“In addition to wearing our caps backwards, I wore my lucky socks on the day we finally launched,” she remarked at the post-flight press conference. “After 30 days of quarantine, I knew I was ready to launch, but I wasn’t sure I could remember what the mission was!” Liftoff occurred at 8:53 a.m. EDT and Columbia rose perfectly into a 150-mile (240 km) orbit, inclined 39 degrees to the equator.
Said Mike Lopez-Alegria, serving as the shuttle’s flight engineer, it was quite literally “the ride of your life”. Within minutes of achieving orbit, the seven astronauts set about converting Columbia into a home and laboratory for 16 days of around-the-clock in the bus-sized Spacelab module in the payload bay. Coleman and Lopez-Alegria deployed the payload bay doors, radiators and Ku-band antenna.
However, the shuttle’s unusual “gravity gradient” attitude—with her tail facing Earthward and her left wing pointing in the direction of travel, required to provide a stable microgravity environment for the USML-2 experiments—called for the port-side door to be positioned at 62-degrees-open, in order to minimize the risk of Micrometeoroid Orbital Debris (MMOD) strikes on the delicate radiators.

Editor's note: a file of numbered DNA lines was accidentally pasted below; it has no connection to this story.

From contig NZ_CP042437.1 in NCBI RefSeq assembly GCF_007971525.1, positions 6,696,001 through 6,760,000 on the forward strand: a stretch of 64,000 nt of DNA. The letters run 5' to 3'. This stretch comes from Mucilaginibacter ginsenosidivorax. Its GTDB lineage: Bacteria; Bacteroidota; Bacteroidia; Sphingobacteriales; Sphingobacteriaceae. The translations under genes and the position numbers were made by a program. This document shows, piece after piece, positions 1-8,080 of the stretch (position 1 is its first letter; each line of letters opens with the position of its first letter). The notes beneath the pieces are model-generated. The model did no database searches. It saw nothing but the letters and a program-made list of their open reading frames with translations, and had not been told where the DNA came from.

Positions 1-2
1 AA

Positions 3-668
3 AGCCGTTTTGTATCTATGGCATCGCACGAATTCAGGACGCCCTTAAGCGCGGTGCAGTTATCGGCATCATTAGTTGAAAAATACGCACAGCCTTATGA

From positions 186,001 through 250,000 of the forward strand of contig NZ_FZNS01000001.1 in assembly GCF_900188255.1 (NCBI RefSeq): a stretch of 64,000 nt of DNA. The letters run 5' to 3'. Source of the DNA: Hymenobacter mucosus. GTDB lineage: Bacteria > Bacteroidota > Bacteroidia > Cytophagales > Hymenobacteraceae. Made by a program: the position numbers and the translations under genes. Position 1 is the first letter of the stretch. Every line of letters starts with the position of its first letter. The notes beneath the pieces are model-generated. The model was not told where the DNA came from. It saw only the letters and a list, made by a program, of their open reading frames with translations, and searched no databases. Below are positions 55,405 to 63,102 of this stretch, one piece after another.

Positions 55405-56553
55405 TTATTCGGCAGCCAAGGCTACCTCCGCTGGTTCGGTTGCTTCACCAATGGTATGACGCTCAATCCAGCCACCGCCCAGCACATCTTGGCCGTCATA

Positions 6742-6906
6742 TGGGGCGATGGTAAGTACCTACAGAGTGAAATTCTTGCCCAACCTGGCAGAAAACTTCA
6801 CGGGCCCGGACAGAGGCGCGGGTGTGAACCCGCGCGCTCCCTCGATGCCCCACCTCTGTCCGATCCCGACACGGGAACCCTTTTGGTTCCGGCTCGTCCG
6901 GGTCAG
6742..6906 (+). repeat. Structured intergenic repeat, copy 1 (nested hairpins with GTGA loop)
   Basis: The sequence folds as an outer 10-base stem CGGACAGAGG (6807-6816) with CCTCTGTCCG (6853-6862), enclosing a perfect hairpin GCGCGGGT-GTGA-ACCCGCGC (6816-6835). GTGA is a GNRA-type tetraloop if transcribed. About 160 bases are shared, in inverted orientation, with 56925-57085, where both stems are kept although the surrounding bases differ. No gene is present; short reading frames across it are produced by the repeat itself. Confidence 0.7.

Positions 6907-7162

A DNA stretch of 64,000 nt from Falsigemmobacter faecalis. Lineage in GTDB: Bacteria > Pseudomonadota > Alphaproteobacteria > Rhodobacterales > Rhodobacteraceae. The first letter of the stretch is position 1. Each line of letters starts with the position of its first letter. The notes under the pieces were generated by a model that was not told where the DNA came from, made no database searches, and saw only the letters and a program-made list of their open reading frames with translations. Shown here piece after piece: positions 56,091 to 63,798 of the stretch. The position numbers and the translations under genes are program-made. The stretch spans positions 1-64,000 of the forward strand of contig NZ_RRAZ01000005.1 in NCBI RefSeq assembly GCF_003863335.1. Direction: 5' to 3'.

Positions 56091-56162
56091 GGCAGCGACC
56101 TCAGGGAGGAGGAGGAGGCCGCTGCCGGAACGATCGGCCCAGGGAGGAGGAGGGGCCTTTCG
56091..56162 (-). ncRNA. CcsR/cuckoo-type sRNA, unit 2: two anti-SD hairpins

After that, Coleman, Lopez-Alegria and Leslie—who formed the “night shift” or “Blue Team”—came to the end of their first work day and bedded down for a few hours’ sleep. Coleman later remarked that going to sleep so soon after launching into space was “probably the hardest thing we had to do the whole mission, because I just can’t tell you how exciting ascent was.”